KC Royals: Making the case, Phillies free agents

(Photo by Michael Reaves/Getty Images)
(Photo by Michael Reaves/Getty Images) /
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KC Royals
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There are plenty of relievers among the Philadelphia free agents for the KC Royals to consider…but do they need any more bullpen pieces?

With the return of Greg Holland for 2021, and the improvement it made in 2020, the Royals’ bullpen doesn’t require much attention. And even if the pen were a problem, there isn’t much to choose from among the Phillies’ free agents.

That’s especially true when it comes to lefthanders, which are in short supply in Kansas City. Veteran southpaw Francisco Liriano has started most of his 14-year career, but relieved almost exclusively in 2017 and ’19 and went 5-3 with a 3.47 ERA in 69 games for the Pirates in 2019. He didn’t pitch in 2020—he opted out after the Phillies released him in mid-July.

Liriano, who missed the 2007 campaign after Tommy John surgery, no-hit the White Sox as a Twin in 2011, and went 46-39 in five years for the Pirates.  At 37, though, he isn’t a great fit for an increasingly young Kansas City club.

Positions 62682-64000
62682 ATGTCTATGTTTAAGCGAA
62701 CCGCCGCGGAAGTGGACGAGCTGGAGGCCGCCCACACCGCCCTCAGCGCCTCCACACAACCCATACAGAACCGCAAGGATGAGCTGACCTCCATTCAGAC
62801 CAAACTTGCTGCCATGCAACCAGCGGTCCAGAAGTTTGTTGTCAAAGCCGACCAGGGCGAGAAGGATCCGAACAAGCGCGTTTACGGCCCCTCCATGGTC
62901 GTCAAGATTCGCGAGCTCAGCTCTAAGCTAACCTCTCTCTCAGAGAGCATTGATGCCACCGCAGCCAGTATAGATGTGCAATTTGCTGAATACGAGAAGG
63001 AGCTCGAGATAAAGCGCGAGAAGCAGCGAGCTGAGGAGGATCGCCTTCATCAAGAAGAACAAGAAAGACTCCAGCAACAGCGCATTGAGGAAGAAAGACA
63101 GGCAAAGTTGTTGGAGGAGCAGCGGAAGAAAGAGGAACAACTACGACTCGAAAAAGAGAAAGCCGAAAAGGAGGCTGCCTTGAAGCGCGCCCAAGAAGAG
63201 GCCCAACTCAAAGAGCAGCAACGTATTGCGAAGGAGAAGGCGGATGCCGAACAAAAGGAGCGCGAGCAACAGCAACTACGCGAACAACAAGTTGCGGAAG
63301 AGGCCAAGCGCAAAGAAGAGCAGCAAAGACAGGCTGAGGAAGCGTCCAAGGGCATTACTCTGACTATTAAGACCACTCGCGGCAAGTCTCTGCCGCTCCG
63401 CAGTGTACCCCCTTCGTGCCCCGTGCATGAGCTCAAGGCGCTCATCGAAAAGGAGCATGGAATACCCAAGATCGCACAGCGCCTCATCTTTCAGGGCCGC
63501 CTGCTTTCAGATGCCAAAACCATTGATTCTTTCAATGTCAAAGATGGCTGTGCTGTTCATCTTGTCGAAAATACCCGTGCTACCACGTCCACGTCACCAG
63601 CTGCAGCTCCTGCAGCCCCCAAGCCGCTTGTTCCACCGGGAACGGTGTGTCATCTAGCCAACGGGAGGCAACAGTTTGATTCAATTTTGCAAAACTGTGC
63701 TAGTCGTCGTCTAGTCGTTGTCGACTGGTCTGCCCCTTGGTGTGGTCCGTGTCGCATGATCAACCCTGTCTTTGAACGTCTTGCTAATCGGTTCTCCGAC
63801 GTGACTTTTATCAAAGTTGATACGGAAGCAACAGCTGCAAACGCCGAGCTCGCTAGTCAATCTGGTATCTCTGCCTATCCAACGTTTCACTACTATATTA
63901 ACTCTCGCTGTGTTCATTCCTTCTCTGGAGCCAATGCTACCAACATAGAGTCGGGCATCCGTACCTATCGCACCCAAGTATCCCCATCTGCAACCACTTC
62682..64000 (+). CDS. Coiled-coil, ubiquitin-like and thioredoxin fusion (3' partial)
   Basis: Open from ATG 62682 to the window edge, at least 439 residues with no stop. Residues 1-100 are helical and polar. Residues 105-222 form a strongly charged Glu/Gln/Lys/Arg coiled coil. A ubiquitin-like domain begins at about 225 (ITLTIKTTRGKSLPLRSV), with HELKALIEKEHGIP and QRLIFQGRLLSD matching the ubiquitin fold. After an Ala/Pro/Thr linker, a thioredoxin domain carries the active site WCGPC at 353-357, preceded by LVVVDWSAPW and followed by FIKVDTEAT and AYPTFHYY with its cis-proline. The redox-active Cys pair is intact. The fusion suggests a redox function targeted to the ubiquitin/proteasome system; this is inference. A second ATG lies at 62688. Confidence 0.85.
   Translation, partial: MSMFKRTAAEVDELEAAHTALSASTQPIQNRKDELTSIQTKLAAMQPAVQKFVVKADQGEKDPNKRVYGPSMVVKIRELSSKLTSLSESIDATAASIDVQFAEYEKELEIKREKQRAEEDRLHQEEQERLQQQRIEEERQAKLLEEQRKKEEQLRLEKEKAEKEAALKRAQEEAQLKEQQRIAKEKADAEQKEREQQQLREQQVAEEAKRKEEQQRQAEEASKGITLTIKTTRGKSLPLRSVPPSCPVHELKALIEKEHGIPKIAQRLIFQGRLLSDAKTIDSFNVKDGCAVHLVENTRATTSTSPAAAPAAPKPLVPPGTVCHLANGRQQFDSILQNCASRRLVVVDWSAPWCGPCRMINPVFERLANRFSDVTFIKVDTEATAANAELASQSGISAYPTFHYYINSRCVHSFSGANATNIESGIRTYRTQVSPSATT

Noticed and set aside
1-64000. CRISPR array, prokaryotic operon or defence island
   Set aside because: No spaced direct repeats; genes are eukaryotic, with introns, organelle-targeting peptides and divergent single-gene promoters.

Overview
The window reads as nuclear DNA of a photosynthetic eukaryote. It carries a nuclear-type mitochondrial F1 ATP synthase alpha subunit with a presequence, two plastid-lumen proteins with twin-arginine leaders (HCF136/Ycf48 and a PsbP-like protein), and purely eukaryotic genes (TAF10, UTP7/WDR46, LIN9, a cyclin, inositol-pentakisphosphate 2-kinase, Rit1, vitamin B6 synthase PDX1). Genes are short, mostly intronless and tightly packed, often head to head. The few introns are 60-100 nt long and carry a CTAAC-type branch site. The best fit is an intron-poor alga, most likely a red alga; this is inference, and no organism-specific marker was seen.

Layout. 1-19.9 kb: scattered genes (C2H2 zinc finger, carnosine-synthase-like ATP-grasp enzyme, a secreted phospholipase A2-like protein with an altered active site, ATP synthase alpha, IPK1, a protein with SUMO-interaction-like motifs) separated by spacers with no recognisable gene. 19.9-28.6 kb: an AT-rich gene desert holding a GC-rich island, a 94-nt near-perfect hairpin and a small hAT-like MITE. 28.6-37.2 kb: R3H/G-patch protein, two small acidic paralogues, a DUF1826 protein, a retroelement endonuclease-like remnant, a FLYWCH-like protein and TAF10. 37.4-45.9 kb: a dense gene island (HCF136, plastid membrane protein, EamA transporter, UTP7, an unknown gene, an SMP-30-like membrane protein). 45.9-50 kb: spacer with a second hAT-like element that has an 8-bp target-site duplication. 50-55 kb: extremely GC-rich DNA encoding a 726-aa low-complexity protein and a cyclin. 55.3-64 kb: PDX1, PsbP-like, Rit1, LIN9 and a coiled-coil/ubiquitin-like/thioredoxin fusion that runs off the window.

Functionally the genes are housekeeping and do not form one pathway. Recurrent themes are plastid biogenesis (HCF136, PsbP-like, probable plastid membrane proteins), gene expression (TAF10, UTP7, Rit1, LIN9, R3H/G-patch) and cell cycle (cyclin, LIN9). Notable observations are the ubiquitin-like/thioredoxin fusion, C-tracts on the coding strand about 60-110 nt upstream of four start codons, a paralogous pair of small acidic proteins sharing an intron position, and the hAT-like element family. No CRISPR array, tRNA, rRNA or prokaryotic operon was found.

While excessive losses aren’t good for any pitcher, they’re especially bad for relievers. And its excessive losses that separate Liriano from Jose Alvarez and Adam Morgan, the other Philadelphia bullpen lefthanders. Alvarez is 15-22 over eight years and Morgan is 13-27 in six. His 4.84 career ERA is also a red flag.

Righthanders might be a different story. Twelve-year big league veteran David Robertson is the best of the group with a 53-33, 2.90 record and has a career 11.9 SO9, but he’ll be 36 in 2021. Bud Norris started for the first six of his 10 seasons and has 47 saves, and the fact he pitched in St. Louis for KC manager Mike Matheny makes him an intriguing possibility to rejoin his former skipper. But he hasn’t pitched in the majors since 2018, and pitched only two innings for the then independent Sugar Land Skeeters in 2020.

Robertson could be a nice one-year supplement to the Royal pen, but two seasons away from the major leagues and his almost complete lack of action last season render Norris too risky.

And if the KC Royals want to stick primarily with relative youth in the bullpen, most of the rest of the righties won’t do. Tommy Hunter, who’s had a good career with six different teams, is 35; Blake Parker and Anthony Swarzak turn 36 in next season; and David Phelps is 34.

And although Brandon Workman is a serviceable 25-20 with 25 saves in six seasons and Heath Hembree is 16-5 in eight, adding more righties to a bullpen already teeming with them shouldn’t be a Kansas City priority.